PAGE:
Discursive functions of Japanese Personal Pronouns

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Abstract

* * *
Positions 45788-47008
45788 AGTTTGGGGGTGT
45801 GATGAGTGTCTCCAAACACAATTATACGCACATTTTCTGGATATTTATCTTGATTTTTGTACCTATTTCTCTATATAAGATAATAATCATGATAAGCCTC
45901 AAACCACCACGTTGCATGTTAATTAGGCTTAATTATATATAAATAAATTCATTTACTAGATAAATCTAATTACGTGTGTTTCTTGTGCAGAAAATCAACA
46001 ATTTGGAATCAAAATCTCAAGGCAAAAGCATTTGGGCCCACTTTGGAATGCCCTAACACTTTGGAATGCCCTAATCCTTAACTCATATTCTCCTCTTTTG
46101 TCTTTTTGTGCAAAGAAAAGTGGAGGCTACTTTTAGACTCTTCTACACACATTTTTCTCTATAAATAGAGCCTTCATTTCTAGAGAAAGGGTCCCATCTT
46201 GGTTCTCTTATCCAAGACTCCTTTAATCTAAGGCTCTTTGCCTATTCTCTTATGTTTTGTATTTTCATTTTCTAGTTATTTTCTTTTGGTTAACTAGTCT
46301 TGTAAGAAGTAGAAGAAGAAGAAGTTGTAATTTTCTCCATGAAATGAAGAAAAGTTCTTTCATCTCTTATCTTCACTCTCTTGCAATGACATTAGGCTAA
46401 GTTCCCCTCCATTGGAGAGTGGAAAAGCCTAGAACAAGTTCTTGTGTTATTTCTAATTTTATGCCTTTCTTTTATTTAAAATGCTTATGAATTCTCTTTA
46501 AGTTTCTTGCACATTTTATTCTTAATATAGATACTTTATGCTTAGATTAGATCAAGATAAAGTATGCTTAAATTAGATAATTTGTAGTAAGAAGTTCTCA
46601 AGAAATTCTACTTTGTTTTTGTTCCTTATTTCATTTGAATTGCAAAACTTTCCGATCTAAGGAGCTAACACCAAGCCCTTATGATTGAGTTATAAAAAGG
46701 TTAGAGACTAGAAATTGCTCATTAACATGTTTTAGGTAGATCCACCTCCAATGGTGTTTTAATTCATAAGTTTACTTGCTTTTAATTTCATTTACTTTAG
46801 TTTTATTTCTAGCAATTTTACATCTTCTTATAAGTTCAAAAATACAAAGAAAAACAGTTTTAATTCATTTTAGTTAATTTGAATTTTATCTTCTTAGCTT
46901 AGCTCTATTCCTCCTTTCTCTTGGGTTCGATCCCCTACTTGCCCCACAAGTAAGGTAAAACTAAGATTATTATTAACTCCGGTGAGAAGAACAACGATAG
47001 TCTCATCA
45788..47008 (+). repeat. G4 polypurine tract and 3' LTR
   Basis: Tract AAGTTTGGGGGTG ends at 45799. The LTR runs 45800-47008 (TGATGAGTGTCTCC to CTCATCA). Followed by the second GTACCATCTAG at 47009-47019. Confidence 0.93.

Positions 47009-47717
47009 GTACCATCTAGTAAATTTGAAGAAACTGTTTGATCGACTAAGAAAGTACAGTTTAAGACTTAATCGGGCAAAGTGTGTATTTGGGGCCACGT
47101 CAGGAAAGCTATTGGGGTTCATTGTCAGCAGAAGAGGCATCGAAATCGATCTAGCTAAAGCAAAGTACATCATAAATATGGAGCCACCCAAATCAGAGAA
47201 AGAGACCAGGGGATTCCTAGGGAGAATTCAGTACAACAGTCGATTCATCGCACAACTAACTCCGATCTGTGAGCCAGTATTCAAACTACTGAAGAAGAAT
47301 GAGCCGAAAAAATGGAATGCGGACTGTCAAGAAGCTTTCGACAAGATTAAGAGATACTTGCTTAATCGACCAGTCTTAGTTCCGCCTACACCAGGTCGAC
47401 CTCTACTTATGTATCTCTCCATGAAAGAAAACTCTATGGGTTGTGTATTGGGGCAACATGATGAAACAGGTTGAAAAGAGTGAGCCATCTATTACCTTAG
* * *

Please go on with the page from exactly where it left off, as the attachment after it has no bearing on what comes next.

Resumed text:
The first-person pronoun “I” refers to a particular individual as the speaker producing an utterance, and second-person “you” refers to another individual to whom the speaker directs the utterance. This well-accepted idea of personal pronouns, however, does not contribute to the explication of their functions in discourse although only first- and second-person pronouns refer to “discourse instances” ( instances de discourse ) (Benveniste 1966). This paper aims to establish the contention that the first-person pronoun “I” refers to the speaker as the addresser of an illocutionary act, and the second-person pronoun “you” refers to the hearer as the addressee of the illocutionary act. This clarifies the discursive function of the personal pronouns: they indicate participants of the illocutionary act performed in the discourse. Identifying the indicating function of personal pronouns makes it possible to analyze Japanese personal pronouns and the formality level of the discourse, which are generally assumed to be a problem case, in a consistent manner.